During the 6-month follow-up, over the 76 patients completing the 6-dose follow-up and the 13 patients who discontinued the treatment, we recorded 24 adverse events in 20 (22.5%) patients. The most common adverse event was constipation, which was observed in 12 (13.5%) patients (Table 4). One adverse event led to treatment discontinuation, namely allergic reaction (Table 4). The event resolved after treatment discontinuation.

Table 4 Adverse events in the study patients (n = 89)


Our real-life multicenter study was performed in a difficult-to-treat population (Table 5). Notably, we treated some patients who were excluded by the trials [17,18,19, 26], including those with > 4 prior preventive treatment failures. Despite this, we found higher proportions of patients with 50%, 75%, or even 100% response compared with the available trials [17,18,19, 26], possibly due to longer treatment duration, although we cannot exclude the occurrence of placebo effect.

Table 5 Comparison between the randomized controlled trials of erenumab for the prevention of migraine and the present study

The great majority of our patients had CM, while only 5.6% had EM. Therefore, the results of our study were largely conditioned by patients with CM. Besides, patients with EM included in our study had high migraine frequency and high headache-related impact and disability, which put them close to the clinical status of patients with CM [27]. The study population likely reflects clinical practice, in which erenumab treatment is given to the most difficult-to-treat patients.

All the available randomized controlled trials of erenumab found variable 50% response rates across the different months of follow-up [17,18,19, 26]. In our study, we distinguished ‘anytime’ from ‘dose-specific’ responders to account for the variability of response. Although most responders had a significant response within 3 doses, new responders added after each dose of erenumab. Therefore, our data support continuing for at least 3 months and even 6 months before discontinuation. Our data also showed that response to erenumab was persistent in most cases; future studies with larger populations and longer follow-up are needed to assess the course of response to erenumab over time.

According to our data, erenumab decreased the intensity, disability and impact of headache and symptoms of depression and anxiety, which were not specifically addressed in the erenumab trials. Migraine and symptoms of anxiety or depression are linked in a bidirectional fashion [28]; in the present case series, the improvement of psychiatric symptoms might be explained by the reduction in recurrent disabling migraine attacks which do not respond to treatment.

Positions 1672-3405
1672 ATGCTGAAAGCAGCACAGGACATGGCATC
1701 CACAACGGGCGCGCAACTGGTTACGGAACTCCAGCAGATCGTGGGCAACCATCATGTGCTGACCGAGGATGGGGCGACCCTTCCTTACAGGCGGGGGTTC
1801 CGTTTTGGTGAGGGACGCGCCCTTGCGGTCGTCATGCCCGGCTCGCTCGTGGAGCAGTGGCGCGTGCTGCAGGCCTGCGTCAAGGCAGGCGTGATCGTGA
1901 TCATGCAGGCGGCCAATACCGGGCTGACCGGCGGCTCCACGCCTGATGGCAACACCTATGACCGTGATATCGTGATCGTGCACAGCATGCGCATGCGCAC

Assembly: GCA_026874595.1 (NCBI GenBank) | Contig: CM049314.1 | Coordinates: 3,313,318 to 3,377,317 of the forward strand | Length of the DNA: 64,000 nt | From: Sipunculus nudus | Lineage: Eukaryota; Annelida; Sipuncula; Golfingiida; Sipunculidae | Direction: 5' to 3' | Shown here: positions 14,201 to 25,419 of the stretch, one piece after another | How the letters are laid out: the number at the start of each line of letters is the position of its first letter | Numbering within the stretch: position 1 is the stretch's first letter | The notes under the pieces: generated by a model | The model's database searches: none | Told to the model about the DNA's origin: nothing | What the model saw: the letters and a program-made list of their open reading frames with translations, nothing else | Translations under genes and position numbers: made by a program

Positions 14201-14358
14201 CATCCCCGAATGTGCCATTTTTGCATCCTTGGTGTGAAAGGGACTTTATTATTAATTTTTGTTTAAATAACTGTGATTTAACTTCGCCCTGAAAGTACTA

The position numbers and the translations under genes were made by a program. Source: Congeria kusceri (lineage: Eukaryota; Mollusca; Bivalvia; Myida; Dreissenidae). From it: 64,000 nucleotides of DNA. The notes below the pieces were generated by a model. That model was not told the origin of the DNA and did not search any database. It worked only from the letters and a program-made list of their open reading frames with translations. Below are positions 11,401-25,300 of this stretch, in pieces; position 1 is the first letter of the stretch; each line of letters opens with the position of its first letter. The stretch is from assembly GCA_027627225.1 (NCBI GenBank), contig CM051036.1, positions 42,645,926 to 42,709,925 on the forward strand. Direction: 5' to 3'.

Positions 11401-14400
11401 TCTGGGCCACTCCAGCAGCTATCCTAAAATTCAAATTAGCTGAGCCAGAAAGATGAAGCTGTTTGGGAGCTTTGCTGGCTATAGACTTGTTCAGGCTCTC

Our data also showed a reduction of allodynia symptoms, indicating a possible role of erenumab in the reversal of the sensitization to head pain typical of CM. Allodynia is a marker of central sensitization and is typical of CM [29]. Animal studies suggest that CGRP is implied in generating and maintaining allodynia [30, 31]; therefore, it is not surprising that allodynia symptoms might have been reversed by erenumab in patients with migraine. Notably, the prevalence of allodynia in our population was lower than in previous reports [32], suggesting potential underreporting or a mild effect of previous treatments.

We did not use detoxication for patients with medication overuse. A recent randomized controlled trial showed that detoxification alone is effective to improve migraine frequency and may avoid costly medications [33]. However, as already showed in a subgroup analysis of a randomized controlled trial [34], our data suggest that erenumab alone might help detoxifying patients with medication overuse.

Another important finding of our study was that a relevant proportion of patients with CM who had failed treatment with botulinum toxin A responded to erenumab. This finding points out that the mechanisms of action of botulinum toxin A and of erenumab are different, with two main consequences. First, erenumab might be offered to patients refractory to botulinum toxin. Second, botulinum toxin A and erenumab might be combined in the future, even at the expense of a high cost, to offer the best possible treatment to patients with severe migraine.